Archives For *Brief Reviews*


Comfort to the Wounded

A Review of

Unoffendable: How Just One Change Can Make All of Life Better
Brant Hansen   

Paperback: W Publishing Group, 2015
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Reviewed by Katherine Hiegel

There’s no such thing as righteous anger, according to Brent Hansen.

Really? Was this, I wondered, another trite “feel-good-because-love-wins” book? I’ll admit it: I started out skeptical. As a matter of fact, I found myself feeling a little indignant by Unoffendable’s entire premise. I recognized the irony of that, so I decided to go into the book with an open (albeit discerning) mind. And my findings were surprising.

Ultimately, Hansen builds a plausible and compelling case by using Scripture and, especially, the example of Jesus as his guides.

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A People in Exile?

A Review of 

The Church in Exile: Live in Hope after Christendom
Lee Beach

Paperback: IVP Books, 2015
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Reviewed by Ben Simpson



The 2015 season of HBO’s Hard Knocks featured the NFL’s Houston Texans. During an episode, defensive tackle Vince Wilfork, a man of enormous size, strolled into the Texans’ locker room wearing only a pair of cutoff overalls, boots, and a cowboy hat. His teammates noticed, and laughed. Why? Wilfork’s appearance was remarkable, garnering immediate attention. Wilfork’s message, “Make sure we compete today. It’s all about competing.”


The claim that the church of today is in exile, particularly in the North American context, has an effect like Wilfork’s choice of wardrobe. Lee Beach has made just such a claim. The Church in Exile: Living in Hope After Christendom (IVPAcademic, 2015) argues that those in North America now exist in a post-Christian world, and faithfulness to Christ must now take on a new shape. Beach is a member of the faculty at McMaster Divinity College, a pastor, and Canadian resident, offering lessons learned in his context which he believes will increasingly apply to those ministering in the United States.

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A Window into Baptist life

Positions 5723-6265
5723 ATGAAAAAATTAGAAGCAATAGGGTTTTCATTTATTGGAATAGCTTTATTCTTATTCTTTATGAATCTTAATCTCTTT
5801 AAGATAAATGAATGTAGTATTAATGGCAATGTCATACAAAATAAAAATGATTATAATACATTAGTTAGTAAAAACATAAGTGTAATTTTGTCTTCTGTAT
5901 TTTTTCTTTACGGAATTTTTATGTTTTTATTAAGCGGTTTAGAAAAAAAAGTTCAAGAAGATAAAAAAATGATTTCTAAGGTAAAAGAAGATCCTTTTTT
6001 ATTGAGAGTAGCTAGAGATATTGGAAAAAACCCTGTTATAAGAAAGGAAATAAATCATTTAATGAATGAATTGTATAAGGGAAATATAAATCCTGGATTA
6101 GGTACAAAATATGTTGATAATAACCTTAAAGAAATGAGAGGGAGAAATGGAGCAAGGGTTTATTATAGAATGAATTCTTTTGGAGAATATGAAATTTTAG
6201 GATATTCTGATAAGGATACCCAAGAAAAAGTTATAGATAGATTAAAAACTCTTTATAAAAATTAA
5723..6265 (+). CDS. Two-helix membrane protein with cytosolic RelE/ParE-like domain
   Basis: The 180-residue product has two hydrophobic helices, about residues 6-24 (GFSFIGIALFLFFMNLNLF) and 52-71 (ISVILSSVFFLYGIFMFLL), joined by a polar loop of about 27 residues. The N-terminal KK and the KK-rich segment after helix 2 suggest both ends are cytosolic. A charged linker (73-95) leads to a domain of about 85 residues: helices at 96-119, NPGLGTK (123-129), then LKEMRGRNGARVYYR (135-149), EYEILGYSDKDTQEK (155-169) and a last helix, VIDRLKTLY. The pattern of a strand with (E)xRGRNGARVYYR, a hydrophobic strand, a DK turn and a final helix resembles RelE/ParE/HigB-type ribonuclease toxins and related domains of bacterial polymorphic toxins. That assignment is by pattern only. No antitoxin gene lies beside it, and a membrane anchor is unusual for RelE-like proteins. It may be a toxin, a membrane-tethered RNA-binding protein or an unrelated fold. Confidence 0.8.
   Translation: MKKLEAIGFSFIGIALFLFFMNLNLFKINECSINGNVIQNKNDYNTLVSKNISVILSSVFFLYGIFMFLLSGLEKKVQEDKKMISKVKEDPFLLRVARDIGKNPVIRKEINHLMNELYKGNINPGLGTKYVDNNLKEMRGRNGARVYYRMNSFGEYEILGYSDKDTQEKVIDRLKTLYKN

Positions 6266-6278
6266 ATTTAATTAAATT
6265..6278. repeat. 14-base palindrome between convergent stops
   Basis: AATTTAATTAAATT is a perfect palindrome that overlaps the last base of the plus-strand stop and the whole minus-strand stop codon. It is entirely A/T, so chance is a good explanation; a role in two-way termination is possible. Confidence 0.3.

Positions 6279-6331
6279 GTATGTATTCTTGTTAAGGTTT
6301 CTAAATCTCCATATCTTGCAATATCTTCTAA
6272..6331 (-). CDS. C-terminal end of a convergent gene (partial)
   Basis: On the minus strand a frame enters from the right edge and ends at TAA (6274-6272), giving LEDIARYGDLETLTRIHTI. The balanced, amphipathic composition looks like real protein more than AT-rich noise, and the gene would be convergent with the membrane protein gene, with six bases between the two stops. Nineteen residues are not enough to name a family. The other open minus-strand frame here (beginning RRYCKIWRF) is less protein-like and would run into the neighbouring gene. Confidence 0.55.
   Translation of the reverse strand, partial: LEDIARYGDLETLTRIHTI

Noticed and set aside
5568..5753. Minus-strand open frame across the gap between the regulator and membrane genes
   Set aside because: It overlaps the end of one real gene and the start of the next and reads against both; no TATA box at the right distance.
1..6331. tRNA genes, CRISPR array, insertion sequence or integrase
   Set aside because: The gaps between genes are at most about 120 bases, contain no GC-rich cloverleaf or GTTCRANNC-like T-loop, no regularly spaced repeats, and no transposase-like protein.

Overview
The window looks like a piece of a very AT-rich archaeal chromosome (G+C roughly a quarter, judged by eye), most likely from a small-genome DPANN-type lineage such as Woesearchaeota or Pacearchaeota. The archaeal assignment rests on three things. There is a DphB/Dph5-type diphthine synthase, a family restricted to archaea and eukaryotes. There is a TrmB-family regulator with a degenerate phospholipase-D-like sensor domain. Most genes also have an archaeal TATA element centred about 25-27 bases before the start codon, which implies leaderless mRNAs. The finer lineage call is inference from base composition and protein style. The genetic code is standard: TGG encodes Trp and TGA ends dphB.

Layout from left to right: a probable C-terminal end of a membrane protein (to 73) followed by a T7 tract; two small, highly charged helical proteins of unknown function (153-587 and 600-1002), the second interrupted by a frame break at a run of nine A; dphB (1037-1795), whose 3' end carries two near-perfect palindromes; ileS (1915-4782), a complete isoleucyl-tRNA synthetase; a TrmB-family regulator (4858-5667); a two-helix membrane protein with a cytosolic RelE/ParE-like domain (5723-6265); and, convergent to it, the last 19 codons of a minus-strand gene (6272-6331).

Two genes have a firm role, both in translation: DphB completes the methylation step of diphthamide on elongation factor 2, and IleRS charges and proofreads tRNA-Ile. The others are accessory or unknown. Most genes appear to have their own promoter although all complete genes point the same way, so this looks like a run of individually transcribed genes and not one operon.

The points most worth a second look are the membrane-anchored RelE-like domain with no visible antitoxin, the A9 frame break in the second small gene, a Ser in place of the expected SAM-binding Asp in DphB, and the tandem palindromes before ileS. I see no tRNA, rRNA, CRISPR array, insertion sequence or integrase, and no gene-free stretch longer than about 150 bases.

A Review of

Baptists in America: A History
Thomas Kidd and Barry Hankins

Hardback: Oxford UP, 2015
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Reviewed by Theron St. John

Geroge Santayana is credited with saying, “Those who do not remember the past are condemned to repeat it.” In other words, learning from history is not simply recollecting what has happened in the past; learning from history also gives consideration to the present and future. This pertains to not only American history or history of civilizations, but it involves church history, specifically Baptist history. Indeed Thomas S. Kidd and Barry Hankins have compiled such a work, Baptists in America: A History. They understand the importance of history for the church. In the book, they take the reader on a tour, sharing how Baptists were outsiders who became insiders to only become outsiders again. Their work on Baptist history in American can be summarized as extensive within the Baptist denomination and faithful to the events in the history of the denomination.

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The Source of all Genius
and all Music and all Poetry

Review of

The Small Books of Bach
David Wright

Paperback: Wipf and Stock, 2014
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Reviewed by Gina Dalfonzo


If the fear of the Lord is the beginning of wisdom, perhaps the fear of Bach is the beginning of a true love and appreciation of music. The word “fear” may be even more appropriate here than in the original biblical context. I can’t speak for the professional musician, but the amateur musician like myself approaches Johann Sebastian Bach with a sense of awe bordering on—or rather, crossing the border into—profound intimidation.

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Allowing Grace to Move us Forward
A Review of 

Seeking Surrender: How My Friendship with a Trappist Monk Taught Me to Trust and Embrace Life
Colette Lafia

Paperback: Sorin Books, 2015
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Reviewed by Paul D. Gregory